Coding Python... on Android!
Use your Python skills to create apps on your Android device, including speech recognition and text-to-speech. Darren Yates explains how.
Normally to build Android apps, you’d either crack open the official Android Studio integrated development environment (IDE) and create those apps using the Java programming language, or you’d use a crossplatform development environment such as Xamarin and code in Microsoft’s C# language. But thanks to some clever software, you can also create basic apps for your Android smartphone or tablet using Python.
QPython is a free Python IDE available on Google Play that allows you to create Python projects and scripts directly on your Android device. Think of it as similar to the standard Python IDLE editor we’ve been using over the past year, but with a few more tricks. It’s available as two versions: QPython, which supports Python 2, and QPython3 for Python 3 code.
Like the IDLE app, QPython allows you to create standard console apps using standard Python code. Want to accept user input from the standard device keyboard? Just use the same input() statement we’ve always used. What’s more, it uses ‘standard input’, which means it’ll accept input from whichever keyboard you’re using, whether that’s the soft Android screen-based keyboard or an external one. You print to the console using the normal print() statement, too. In fact, if you’ve been with us for a while, you’ll find a good chunk of the code we’ve covered should work on QPython3.
But thanks to an extra layer originally developed by Google staffers called ‘Scripting Layer for Android’ (SL4A), QPython3 can also interact with Android device services, like Bluetooth wireless, on-board sensors, Android-style dialog boxes, even use Android’s Text-to-Speech (TTS) and speech recognition features.
The beauty of QPython is that you’re no longer tied to your laptop or PC — you’ve got a Python coding machine right there in your pocket.
ANDROID OS SUPPORT
QPython supports any version of Android starting from Gingerbread/2.3 and works equally well on tablets and smartphones. You’ll find it free on Google Play and it only needs 12MB or so of storage. You can also find more information about it at qpython.org. We’ve tested it on a range of devices, from a budget ZTE B816 dual-core/ Android 4.4 phone I bought on special for $19 at Coles, to a new Motorola Moto G5 with eight-core CPU and Android 7.0, and it worked a treat.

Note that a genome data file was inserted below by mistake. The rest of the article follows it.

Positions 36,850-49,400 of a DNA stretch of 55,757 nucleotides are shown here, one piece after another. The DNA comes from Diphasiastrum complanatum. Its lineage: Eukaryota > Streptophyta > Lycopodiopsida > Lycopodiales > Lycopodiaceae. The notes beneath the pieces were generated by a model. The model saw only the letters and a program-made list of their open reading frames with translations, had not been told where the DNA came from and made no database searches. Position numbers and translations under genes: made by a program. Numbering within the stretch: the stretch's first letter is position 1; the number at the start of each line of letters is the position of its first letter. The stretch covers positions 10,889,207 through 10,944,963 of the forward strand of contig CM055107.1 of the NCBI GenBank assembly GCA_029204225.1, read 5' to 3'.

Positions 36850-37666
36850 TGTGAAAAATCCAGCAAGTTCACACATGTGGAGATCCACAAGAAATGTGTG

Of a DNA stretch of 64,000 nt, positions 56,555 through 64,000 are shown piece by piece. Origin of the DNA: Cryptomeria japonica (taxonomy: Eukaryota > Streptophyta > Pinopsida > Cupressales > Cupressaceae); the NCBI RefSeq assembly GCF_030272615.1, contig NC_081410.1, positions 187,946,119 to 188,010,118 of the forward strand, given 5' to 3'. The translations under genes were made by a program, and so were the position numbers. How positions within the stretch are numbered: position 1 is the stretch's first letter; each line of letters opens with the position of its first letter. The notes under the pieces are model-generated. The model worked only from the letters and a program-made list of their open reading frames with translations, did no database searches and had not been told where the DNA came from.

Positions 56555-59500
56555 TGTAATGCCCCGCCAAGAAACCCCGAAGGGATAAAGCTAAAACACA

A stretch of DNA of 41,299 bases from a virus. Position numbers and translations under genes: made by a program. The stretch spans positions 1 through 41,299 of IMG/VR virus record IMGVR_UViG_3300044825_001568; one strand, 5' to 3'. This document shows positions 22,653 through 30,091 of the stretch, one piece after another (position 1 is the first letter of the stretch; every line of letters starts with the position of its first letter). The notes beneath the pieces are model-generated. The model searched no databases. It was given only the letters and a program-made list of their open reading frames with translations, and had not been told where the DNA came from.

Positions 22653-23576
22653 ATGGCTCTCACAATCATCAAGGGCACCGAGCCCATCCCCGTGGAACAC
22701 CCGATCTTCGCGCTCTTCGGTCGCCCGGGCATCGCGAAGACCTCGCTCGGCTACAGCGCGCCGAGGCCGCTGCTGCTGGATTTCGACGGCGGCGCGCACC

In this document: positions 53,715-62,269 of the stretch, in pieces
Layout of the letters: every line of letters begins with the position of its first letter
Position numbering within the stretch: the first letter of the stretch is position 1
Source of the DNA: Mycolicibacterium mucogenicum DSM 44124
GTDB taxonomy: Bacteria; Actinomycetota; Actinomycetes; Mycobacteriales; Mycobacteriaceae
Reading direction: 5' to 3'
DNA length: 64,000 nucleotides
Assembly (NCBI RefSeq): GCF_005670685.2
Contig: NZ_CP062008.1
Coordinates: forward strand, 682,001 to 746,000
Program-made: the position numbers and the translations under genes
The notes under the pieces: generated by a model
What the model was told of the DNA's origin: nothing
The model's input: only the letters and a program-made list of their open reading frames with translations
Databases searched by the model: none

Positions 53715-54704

It began life as a general-purpose scripting layer to enable languages like Python and Ruby to connect to many of Android’s application programming interfaces (APIs), but even though SL4A is no longer actively being developed, a version has been ‘forked’ into QPython. The SL4A code itself is built on Java, but you wouldn’t know it — SL4A is easy to use and you can make simple, fun Android apps in just a few lines of Python code.
Tapping into Android’s text-to-speech (TTS) engine is an easy way to impress friends with your coding skills. Install QPython3 on your Android device, launch the app and from the main menu, select ‘programs’, scroll down and open up ‘speak.py’.
Apart from the licence code at the top, the actual app contains just four lines of code: import sl4a droid = sl4a.Android() message = droid. dialog Get Input(‘TTS’, ‘What would you like to say?’).result
The first line imports the SL4A module in the same way you would Python’s random or time modules. Next, you create an SL4A Android object called ‘droid’. In the third line, you create an Android dialog box using the dialogGetInput() function that asks the user to type in a text message. This function has two parameters — the first parameter (‘TTS’) is the box heading and the second (‘What would you like to say?’) is the message prompt to the user. The text the user types in is returned in the function’s ‘result’ variable and its then stored in a variable called ‘message’. The final code line fires up Android’s TTS engine, sending to it the text stored in the ‘message’ variable. You might have a delay of a second or two the first time you run the code, but after that, you’ll hear the dulcet tones of your Android device speaking the text entered.
For just four lines of code, it’s hard not to be impressed and from what you see, it’s all done using Python.
TAKE A PHOTO
If four lines of code is too many, how about taking a photo with your Android device in just three? In the main menu, select ‘programs’ and open up ‘take_ picture.py’. The first two lines again import the SL4A module and create an Android object called ‘droid’. The third line launches the Android device’s default camera app:
droi d.came raInteractive Captur ePicture(‘/sdcard/ qpython.jpg’)
It allows the user to snap a picture and auto-saves it to the path ‘/sdcard/qpython.jpg’.
If you’d prefer something that’s completely automated, you can have
“QPython is a free Python IDE available on Google Play that allows you to create Python projects and scripts directly on your Android device.”
Qpython3 code that returns current battery capacity to the screen.
Qpython3 gives you a standard working Python console.
Our QPython3 code creating an Android dialog alert box.
You can change the editor theme to give a clear white- on-black look.
Import SL4A and your Python apps can access Android components.
With SL4A, your Python apps can take input from the virtual keyboard.
Qpython3 comes with the excellent QEdit editor for coding your apps.